Do we really need titles in the workplace?

Recently I’ve been reading of more and more companies eliminating titles from their organizations.

On April 28, the New York Times published results of an interview with Seth Merrin, CEO of Liquidnet, a trading network. Mr. Merrin talked about why he got rid of titles in his organization. Merrin said he wants employees to aspire to higher levels of responsibility, not higher titles. Furthermore, he doesn’t want anyone holding back from expressing an opinion because he or she might hold the most junior title in the room.

So a work group was formed and they came up with names for the functions that employees carry out for the organization, instead of titles. Mr. Merrin for example is a “shape,” as he and a couple of colleagues shape the future of the company. They also have “guides,” “drives,” “solves” and “creates.” Interesting, huh?

I’ve never put much stock in titles. They are sometimes good for feeding the ego, and a fancy title might coerce a prospective new hire to come aboard for less money than she’s worth. (Do we really want that person on board?) What bothers me is that titles separate us, can set employees against one another and fertilize the growth of little kingdoms within an organization.

Of course, people need to know who’s in charge. And yes we need managers — hopefully managers who practice coaching. But some energetic young companies such as Liquidnet are just sorting out the responsibilities in the organization by function rather than a hierarchy of titles.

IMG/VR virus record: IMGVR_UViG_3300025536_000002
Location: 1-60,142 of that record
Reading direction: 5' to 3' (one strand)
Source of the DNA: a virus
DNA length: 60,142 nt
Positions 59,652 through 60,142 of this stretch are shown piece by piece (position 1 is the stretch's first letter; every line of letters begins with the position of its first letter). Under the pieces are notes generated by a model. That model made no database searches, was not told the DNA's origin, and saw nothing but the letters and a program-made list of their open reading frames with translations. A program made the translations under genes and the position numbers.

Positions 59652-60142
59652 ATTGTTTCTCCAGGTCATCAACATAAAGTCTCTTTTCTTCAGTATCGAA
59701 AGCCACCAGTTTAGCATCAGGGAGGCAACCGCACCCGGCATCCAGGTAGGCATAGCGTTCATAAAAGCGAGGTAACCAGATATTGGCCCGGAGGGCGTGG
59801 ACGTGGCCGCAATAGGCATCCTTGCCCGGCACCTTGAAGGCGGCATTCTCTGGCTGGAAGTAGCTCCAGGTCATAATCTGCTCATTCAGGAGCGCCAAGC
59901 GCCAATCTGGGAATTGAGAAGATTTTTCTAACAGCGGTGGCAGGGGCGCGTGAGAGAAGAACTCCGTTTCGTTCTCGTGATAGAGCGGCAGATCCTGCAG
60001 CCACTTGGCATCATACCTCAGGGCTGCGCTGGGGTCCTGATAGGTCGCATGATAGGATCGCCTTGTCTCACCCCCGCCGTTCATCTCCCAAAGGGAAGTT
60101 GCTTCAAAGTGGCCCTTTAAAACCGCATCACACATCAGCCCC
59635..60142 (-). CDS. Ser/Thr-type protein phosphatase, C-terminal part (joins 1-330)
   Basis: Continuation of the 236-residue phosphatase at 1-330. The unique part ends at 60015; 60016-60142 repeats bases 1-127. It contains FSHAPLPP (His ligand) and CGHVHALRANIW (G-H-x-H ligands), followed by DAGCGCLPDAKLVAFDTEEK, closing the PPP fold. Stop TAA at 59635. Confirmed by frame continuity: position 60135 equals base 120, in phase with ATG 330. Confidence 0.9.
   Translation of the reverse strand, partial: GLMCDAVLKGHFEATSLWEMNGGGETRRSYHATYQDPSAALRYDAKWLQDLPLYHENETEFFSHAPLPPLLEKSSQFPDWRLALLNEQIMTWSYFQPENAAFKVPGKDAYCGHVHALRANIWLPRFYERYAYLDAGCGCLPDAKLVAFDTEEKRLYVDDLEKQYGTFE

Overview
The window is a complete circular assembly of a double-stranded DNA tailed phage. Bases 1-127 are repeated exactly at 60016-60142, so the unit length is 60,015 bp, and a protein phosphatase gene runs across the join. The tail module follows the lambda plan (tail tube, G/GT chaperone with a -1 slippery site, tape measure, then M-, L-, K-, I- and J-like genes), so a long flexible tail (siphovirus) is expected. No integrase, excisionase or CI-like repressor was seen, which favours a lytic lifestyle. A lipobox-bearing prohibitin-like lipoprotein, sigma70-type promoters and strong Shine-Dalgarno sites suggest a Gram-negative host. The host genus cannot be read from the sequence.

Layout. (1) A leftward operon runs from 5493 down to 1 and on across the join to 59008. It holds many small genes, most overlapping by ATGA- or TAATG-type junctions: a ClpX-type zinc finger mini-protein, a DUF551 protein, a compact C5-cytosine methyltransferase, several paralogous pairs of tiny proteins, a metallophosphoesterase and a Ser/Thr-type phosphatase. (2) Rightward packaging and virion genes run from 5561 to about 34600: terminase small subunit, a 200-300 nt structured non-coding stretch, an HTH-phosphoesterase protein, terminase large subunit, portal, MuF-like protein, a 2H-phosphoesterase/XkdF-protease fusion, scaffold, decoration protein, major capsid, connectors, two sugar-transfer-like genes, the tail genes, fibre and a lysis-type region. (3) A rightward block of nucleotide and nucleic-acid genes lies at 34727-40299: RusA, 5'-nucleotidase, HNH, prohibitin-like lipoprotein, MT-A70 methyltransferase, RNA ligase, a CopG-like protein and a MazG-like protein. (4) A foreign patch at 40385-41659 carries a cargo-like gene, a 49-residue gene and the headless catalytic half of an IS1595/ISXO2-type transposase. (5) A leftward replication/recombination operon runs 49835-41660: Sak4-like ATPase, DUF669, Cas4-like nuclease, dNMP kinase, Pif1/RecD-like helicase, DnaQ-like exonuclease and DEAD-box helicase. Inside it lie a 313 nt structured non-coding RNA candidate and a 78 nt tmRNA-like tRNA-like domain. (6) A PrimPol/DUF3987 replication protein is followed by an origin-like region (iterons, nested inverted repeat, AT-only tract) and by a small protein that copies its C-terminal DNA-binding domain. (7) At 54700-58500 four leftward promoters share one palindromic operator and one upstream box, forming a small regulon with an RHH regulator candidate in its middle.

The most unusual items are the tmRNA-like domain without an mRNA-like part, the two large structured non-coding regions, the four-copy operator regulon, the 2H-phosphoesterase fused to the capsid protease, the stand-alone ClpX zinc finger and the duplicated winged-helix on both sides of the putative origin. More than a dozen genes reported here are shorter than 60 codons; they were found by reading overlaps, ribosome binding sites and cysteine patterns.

All of this takes me back to my business that was headquartered in Milwaukee for more than two decades. At one of our holiday parties, we made a “stone soup.” The inspiration for this activity came from the now familiar research indicating that only about 20 percent of employees believe they use their top talents in their jobs.

I called all associates in our firm “stars” because that’s what they were. So at this holiday dinner, each star selected a pretty stone (collected from the shores of Lake Michigan) and wrote on the stone a word that expressed his or her greatness. We set modesty aside and thought carefully about our strengths. Then we made an arrangement of all the stones in the big soup bowl in the middle of the table.

Reflecting on that activity, and the way we operated together day to day, I thought how interesting it would have been that instead of titles we kept those stones in a prominent place to remind us of our greatest talents. Our titles might have been the words on the stones. People could check in with each other periodically to discuss how these talents were contributing to the organization. We might have had brass plates on our desks with words such as “inspire,” “stabilize,” “tell stories,” “celebrate,” “mentor” or “visualize” and “imagine.” And then stars could be free to swap the plates and try out someone else’s greatness if they wanted. I would call that professional development of a sort.

Throwing some traditional practices in the air and starting fresh with something outrageous can revitalize an organization. It might be eliminating titles, or something much more daring that emerges from mixing your imagination with knowledge of your corporate culture, plus taking dead aim at where you want to go.

Could be fun!

Jo Gorissen is a certified transition coach and a former Milwaukee area resident. Her web site is and she can be reached at (414) 305-3459.

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